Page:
With the American population increasing in age, more care for seniors is being administered. Some seniors receive care while still in their homes, while others move to assisted living facilities. A common denominator for both scenarios is the increased use of hospital beds with adjustable rails. The rails keep patients from falling out of bed, and help patients who suffer from illnesses that make them prone to wandering off stay in a safe location.
There is, however, a serious problem with using beds with adjustable rails: An increasing number of patients have been injured or killed after their heads became stuck in the rails. Severe neck injury and strangulation can result from these bed rail incidents.
In one story published in The New York Times, an elderly woman in Tacoma, Washington, was strangled to death when her head became lodged inside a bed rail. Her daughter started an investigation and discovered that this is a known issue among bed manufacturers. Failure to act upon the issue could make bed manufactures liable in product liability lawsuits.
The federal government is also aware of the issue, but with the exception of adopting voluntary guidelines in 2006, it has done little to regulate the problem.
The Numbers Speak for Themselves
According to data analyzed by The New York Times, since 1996, when the first alarm regarding the dangers of bed rails was raised, there have been more than 550 bed rail accident deaths. From 2003 until May 2012, 150 deaths related to bed rails were recorded. This number could still misrepresent the total number of deaths because many hospitals and facilities do not list the bed rail as the cause of death, just the results from the incident with the bed rail.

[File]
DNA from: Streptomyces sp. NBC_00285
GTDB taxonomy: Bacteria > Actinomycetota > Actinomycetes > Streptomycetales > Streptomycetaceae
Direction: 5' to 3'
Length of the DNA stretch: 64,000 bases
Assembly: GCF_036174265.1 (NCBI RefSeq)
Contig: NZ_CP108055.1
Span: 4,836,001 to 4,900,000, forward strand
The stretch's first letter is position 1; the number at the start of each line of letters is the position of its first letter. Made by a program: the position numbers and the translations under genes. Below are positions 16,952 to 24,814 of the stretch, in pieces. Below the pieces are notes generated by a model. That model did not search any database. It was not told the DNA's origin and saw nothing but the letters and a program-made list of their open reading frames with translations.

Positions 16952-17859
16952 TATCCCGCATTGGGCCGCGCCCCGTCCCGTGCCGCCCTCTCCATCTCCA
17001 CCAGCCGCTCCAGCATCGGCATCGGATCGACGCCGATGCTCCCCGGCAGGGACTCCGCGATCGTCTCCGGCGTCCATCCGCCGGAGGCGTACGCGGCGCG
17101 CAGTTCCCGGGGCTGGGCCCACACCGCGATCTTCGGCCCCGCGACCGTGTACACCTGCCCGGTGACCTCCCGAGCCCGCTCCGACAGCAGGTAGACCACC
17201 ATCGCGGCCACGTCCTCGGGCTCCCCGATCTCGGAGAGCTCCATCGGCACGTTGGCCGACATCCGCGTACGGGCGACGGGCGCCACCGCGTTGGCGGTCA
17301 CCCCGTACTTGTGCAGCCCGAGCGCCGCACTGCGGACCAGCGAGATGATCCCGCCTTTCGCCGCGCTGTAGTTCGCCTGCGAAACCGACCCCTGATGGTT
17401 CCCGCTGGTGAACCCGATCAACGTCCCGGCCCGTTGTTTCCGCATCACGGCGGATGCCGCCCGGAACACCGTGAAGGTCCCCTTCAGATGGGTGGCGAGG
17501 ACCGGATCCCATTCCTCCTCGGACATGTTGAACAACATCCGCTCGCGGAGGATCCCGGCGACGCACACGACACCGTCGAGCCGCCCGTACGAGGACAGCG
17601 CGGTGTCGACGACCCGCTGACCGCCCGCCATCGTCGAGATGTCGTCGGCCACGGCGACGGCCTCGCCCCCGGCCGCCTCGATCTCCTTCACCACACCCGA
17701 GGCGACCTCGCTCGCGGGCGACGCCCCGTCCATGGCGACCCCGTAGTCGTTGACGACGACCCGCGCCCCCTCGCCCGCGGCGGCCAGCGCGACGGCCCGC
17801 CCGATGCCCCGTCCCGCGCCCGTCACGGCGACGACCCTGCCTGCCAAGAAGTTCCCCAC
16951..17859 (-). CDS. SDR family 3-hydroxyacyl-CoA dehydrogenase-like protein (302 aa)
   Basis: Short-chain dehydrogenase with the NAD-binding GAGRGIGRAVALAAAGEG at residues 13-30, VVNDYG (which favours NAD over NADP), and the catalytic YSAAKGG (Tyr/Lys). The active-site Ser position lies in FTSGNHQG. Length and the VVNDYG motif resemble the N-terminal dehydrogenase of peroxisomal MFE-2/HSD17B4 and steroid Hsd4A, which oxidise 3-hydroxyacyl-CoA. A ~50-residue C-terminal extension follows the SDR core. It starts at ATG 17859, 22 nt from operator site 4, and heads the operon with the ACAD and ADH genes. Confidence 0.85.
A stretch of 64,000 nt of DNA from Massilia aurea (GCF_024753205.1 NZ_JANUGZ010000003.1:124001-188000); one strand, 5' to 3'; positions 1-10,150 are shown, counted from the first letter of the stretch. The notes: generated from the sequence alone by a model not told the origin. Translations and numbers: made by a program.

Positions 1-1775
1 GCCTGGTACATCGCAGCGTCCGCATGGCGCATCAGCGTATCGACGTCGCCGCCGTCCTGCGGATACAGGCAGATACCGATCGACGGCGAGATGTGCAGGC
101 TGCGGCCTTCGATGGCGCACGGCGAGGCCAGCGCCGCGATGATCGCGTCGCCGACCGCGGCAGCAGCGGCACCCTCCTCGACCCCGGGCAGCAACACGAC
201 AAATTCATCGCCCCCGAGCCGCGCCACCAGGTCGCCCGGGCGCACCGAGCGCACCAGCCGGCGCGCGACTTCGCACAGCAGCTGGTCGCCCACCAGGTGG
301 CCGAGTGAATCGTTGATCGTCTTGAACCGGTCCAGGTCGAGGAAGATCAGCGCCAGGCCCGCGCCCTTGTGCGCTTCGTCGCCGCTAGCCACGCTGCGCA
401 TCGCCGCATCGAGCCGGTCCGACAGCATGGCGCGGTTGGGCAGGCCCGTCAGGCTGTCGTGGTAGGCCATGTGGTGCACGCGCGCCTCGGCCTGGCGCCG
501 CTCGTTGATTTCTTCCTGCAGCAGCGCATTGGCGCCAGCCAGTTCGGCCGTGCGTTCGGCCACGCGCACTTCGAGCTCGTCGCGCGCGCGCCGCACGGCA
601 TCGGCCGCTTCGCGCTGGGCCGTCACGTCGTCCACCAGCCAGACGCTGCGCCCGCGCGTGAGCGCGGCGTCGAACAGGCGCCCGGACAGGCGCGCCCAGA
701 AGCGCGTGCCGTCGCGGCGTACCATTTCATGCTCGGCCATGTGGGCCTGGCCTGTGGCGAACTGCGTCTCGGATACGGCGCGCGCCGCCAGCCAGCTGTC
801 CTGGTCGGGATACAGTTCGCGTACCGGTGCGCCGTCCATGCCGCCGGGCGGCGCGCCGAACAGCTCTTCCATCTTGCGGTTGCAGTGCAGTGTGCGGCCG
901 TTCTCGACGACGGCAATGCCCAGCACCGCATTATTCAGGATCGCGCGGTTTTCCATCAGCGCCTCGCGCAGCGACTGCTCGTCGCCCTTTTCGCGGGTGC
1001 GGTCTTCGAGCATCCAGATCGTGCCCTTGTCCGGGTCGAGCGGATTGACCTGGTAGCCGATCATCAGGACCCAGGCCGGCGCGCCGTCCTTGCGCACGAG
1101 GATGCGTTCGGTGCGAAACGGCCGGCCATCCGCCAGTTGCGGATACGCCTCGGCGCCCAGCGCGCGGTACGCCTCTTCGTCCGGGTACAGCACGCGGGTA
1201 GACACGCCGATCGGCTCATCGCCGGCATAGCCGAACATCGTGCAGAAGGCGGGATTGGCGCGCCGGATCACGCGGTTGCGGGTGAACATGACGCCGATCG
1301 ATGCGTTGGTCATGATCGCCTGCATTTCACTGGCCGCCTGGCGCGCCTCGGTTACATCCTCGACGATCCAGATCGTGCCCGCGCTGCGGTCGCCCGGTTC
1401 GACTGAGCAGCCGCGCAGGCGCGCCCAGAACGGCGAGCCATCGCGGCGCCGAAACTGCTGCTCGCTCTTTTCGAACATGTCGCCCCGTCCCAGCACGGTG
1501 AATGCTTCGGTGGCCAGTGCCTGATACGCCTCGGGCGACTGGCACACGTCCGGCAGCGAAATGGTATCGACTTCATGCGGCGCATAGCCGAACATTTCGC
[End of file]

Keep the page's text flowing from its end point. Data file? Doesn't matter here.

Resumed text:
Possible Bed Rail Legislation
In light of the latest reports on bed rail-related deaths, a Massachusetts congressman is calling on the federal government agencies to create tougher regulations on bed manufacturers. Rep. Edward J. Markey (D-MA) is asking the Food and Drug Administration, the Federal Trade Commission and the Consumer Product Safety Commission to create a task force and crack down on manufacturers who insist on creating beds with known safety issues. In a letter to the FDA Commissioner, Rep. Markey explained that in order to safely regulate the industry, multiple regulatory agencies needed to be involved.
If legislation is passed or a task force is created to regulate the industry, there could be a decrease in bed rail-related injuries and deaths in our elderly population. In the meantime, loved ones should be aware of the danger. If an injury or fatality does occur, a victim and his or her family may be able to hold the bed manufacturers accountable and recover compensation for medical bills, pain and suffering, funeral expenses and other damages through a product liability lawsuit.